The Columbus school district expects to start numerous building projects this fall, starting with preparing Linden-McKinley High School for middle-school students.

The Columbus school district expects to start numerous building projects this fall, starting with preparing Linden-McKinley High School for middle-school students.

The district expects to spend more than $180-million on projects.

Michael Straughter, a spokes-man for the district, said $123-million will come from a bond that voters approved in November. The rest will come from matching funds provided by the state.

Carol Olshavsky, senior executive of capital improvements, said the district expects to spend about $34-million to renovate Linden-McKinley.

Plans call for expanding the school to include seventh- and eighth-graders as well as adding various amenities to turn it into a math and science school.

Olshavsky said the school is expected to reopen for the 2011-12 school year with a capacity of 1,000 students.

There are about 500 students currently enrolled in the school. Students will be relocated to North High School while the building is being worked on.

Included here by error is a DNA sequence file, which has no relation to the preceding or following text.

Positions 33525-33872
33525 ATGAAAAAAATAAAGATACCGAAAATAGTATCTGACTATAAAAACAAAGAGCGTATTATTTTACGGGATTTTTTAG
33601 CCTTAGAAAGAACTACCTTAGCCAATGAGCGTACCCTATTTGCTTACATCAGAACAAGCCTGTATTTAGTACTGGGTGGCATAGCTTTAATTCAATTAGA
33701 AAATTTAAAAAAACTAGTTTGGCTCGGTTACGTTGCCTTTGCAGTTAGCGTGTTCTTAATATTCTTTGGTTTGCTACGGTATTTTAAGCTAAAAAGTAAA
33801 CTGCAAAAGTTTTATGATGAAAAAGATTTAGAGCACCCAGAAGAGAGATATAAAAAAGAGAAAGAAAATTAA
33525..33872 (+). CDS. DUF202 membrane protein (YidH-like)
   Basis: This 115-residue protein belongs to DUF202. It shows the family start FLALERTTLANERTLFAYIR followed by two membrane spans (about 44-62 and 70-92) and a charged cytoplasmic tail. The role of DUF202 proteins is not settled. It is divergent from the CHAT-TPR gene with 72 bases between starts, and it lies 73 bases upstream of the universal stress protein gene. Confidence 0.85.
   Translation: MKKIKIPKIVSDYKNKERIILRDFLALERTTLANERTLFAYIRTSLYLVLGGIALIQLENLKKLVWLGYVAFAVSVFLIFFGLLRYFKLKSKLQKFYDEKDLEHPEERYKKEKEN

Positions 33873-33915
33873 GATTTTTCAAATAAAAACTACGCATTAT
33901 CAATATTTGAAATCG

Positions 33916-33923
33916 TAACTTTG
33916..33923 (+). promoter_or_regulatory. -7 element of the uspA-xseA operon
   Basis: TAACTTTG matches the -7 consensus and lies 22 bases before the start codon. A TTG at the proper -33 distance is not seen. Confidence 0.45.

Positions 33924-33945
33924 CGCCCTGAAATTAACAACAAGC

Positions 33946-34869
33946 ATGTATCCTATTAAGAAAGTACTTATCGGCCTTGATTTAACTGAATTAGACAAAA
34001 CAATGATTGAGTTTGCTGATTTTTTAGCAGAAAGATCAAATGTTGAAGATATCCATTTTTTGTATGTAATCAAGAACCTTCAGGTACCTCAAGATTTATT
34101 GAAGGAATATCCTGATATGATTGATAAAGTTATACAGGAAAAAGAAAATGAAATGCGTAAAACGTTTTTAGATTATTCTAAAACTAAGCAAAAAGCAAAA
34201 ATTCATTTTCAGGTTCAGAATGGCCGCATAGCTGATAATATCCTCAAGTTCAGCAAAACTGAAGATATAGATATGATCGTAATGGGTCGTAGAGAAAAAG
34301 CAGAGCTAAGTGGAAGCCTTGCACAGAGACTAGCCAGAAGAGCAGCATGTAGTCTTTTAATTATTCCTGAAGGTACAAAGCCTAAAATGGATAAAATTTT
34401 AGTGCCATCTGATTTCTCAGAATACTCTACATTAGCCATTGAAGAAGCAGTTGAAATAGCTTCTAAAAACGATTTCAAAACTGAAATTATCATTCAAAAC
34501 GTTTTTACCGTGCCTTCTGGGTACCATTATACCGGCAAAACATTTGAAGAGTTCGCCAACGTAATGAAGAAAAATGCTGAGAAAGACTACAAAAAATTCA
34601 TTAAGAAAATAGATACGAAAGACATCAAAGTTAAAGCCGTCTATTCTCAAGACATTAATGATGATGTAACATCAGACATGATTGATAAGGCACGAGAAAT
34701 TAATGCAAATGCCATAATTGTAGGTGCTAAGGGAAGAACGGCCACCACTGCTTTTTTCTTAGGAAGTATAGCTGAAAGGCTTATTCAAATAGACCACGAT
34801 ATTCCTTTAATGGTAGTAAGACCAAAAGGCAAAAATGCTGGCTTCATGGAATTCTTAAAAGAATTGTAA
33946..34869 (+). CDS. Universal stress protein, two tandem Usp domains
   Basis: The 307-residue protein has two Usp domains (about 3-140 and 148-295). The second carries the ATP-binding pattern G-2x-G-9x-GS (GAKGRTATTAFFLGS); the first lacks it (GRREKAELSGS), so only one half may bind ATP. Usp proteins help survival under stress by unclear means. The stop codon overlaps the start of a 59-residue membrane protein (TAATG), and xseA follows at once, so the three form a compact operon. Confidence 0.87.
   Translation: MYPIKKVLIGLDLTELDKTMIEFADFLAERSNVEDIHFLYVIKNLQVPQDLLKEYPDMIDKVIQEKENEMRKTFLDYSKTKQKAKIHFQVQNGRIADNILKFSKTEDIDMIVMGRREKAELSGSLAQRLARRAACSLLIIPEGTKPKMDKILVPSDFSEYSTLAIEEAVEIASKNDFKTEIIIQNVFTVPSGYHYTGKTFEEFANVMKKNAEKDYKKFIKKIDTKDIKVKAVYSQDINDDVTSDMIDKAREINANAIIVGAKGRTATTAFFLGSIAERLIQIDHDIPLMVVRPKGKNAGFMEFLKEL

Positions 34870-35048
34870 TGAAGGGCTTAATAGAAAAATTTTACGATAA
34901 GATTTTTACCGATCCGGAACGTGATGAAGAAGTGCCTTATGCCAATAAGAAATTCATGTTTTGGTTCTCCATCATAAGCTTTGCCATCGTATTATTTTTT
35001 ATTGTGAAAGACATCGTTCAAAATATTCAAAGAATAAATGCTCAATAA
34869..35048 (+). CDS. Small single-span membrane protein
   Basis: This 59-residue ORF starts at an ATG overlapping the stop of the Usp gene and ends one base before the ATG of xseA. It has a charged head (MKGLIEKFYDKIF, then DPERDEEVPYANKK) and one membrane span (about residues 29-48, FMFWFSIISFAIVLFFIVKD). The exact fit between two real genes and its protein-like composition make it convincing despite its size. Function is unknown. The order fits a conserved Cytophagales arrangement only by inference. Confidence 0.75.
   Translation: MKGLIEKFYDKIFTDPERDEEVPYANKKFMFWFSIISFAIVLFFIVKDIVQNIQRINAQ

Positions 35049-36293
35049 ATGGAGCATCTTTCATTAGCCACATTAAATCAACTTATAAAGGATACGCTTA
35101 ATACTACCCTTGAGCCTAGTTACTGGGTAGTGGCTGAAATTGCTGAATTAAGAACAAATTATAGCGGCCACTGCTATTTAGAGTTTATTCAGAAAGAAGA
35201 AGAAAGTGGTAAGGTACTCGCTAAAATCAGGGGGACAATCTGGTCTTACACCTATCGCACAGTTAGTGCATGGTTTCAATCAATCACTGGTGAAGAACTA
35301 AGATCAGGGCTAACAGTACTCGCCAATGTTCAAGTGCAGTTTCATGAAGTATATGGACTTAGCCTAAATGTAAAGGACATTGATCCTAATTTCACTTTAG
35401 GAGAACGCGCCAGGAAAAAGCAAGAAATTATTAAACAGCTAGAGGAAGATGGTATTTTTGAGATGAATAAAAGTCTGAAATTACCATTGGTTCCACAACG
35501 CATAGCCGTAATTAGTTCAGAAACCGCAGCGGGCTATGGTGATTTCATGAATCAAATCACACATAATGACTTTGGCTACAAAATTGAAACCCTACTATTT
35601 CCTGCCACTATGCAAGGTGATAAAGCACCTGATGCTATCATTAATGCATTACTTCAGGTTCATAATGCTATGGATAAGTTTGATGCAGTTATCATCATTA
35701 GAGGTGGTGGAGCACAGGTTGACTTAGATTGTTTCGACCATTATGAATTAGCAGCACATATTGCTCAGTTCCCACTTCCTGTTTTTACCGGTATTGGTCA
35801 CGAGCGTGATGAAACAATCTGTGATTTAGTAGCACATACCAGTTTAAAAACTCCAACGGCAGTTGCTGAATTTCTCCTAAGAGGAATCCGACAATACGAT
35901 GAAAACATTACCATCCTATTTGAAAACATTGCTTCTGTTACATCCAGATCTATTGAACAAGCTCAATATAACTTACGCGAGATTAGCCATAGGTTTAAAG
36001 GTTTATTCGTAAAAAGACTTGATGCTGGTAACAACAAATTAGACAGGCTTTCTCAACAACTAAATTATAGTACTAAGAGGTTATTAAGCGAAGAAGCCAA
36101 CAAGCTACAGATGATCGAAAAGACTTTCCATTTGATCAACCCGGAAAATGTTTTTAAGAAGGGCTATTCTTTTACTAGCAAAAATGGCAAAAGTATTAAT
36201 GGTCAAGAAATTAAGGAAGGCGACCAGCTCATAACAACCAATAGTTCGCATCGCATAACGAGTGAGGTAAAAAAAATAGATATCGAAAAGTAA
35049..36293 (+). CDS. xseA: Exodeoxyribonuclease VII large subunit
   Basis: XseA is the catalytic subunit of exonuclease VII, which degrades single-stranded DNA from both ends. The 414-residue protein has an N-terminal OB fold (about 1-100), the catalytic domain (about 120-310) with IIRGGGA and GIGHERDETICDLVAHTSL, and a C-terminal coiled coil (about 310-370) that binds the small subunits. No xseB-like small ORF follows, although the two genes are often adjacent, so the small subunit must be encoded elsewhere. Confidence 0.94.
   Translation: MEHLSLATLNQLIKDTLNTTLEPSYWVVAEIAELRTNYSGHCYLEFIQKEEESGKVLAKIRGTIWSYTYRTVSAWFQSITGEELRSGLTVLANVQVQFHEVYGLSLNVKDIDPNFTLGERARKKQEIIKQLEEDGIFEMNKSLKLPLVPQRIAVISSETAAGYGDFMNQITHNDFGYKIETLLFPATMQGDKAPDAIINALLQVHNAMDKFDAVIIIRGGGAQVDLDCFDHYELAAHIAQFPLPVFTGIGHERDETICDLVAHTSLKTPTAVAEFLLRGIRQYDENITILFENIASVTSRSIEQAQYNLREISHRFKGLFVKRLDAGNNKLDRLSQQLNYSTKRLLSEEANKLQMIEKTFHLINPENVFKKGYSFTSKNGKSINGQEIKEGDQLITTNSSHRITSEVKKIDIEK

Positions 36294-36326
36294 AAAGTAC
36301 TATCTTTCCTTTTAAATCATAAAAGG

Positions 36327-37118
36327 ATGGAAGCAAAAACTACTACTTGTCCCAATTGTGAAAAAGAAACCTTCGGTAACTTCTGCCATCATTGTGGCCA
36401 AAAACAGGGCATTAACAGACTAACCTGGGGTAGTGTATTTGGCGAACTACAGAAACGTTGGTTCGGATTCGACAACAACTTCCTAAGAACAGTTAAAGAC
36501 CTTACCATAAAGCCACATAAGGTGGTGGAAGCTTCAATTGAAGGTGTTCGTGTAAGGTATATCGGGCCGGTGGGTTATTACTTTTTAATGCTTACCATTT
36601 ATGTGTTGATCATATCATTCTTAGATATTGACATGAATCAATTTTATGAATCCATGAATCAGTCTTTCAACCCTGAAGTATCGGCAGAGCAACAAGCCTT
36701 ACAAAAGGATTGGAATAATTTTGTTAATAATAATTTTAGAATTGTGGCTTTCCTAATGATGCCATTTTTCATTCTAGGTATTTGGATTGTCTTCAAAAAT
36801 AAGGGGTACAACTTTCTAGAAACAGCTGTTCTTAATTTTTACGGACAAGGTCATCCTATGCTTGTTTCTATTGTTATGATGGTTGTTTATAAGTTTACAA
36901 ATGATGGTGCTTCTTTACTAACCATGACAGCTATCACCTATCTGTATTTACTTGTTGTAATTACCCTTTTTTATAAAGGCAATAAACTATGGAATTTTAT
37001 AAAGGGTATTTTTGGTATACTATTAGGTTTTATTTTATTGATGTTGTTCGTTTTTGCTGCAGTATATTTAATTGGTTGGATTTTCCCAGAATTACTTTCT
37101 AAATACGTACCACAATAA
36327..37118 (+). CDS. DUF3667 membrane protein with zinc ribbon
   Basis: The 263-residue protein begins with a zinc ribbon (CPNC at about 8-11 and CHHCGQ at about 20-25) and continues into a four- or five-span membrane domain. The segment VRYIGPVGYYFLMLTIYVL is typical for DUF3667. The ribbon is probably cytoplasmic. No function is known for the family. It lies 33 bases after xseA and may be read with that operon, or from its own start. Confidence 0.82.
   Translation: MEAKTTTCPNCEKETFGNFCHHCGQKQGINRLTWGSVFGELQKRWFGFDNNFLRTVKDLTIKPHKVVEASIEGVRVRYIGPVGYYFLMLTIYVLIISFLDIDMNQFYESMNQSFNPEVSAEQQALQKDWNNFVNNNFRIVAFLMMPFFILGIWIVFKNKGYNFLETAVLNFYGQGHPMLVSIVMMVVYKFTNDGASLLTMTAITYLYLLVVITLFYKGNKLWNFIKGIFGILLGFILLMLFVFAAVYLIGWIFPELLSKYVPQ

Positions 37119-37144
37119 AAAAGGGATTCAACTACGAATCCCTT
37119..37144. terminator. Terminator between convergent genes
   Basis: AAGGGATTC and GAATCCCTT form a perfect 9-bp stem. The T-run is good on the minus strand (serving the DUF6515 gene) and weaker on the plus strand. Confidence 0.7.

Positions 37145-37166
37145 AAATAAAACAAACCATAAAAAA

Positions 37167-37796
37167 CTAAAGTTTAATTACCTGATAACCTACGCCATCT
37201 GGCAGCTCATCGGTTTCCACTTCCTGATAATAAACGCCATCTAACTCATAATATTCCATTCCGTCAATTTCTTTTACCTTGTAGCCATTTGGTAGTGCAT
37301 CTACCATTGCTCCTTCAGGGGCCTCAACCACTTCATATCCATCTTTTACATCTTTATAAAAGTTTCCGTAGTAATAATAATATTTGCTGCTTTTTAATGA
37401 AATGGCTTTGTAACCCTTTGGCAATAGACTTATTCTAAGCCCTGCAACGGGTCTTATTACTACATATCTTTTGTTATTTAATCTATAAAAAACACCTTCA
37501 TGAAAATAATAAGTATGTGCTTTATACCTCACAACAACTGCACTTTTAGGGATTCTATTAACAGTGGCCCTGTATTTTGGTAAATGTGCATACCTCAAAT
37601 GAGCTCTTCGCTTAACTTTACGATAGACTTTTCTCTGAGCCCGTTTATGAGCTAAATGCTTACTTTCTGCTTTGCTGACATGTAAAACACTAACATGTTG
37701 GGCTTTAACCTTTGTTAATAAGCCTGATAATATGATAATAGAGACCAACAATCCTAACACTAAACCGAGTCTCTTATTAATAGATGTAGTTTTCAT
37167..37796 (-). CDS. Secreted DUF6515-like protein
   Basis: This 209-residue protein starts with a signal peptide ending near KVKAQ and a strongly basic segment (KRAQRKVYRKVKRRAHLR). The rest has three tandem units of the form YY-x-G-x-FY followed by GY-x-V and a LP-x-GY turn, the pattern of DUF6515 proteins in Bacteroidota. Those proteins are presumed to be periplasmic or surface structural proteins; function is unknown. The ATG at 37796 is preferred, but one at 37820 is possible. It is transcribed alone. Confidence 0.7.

Plans for Africentric call for the district to spend $34-million to build a new building.

The district is uncertain whether it will remain on its current site at East Livingston Avenue, Straughter said.

Olshavsky said the Africentric project has been on hold for three years as the Ohio Department of Transportation worked on a project to untangle the I-70/71 corridor.

Part of ODOT's plan calls for the district to hand over a portion of the school's campus, mainly parts of its athletic field.

Other schools to be worked on include: Alum Crest High School, Clearbrook Middle School, Ecole Kenwood Alternative Elementary School, Columbus Spanish Immersion Elementary School, Starling Middle School, Cedarwood Alternative Elementary School, Clinton Elementary School, Georgian Heights Alternative Elementary School, Liberty Elementary School and Olde Orchard Alternative Elementary School.

Last year, voters approved a $164-million bond issue to pay for building improvements, new school buses, textbooks and other items.

Dcross@thisweeknews.com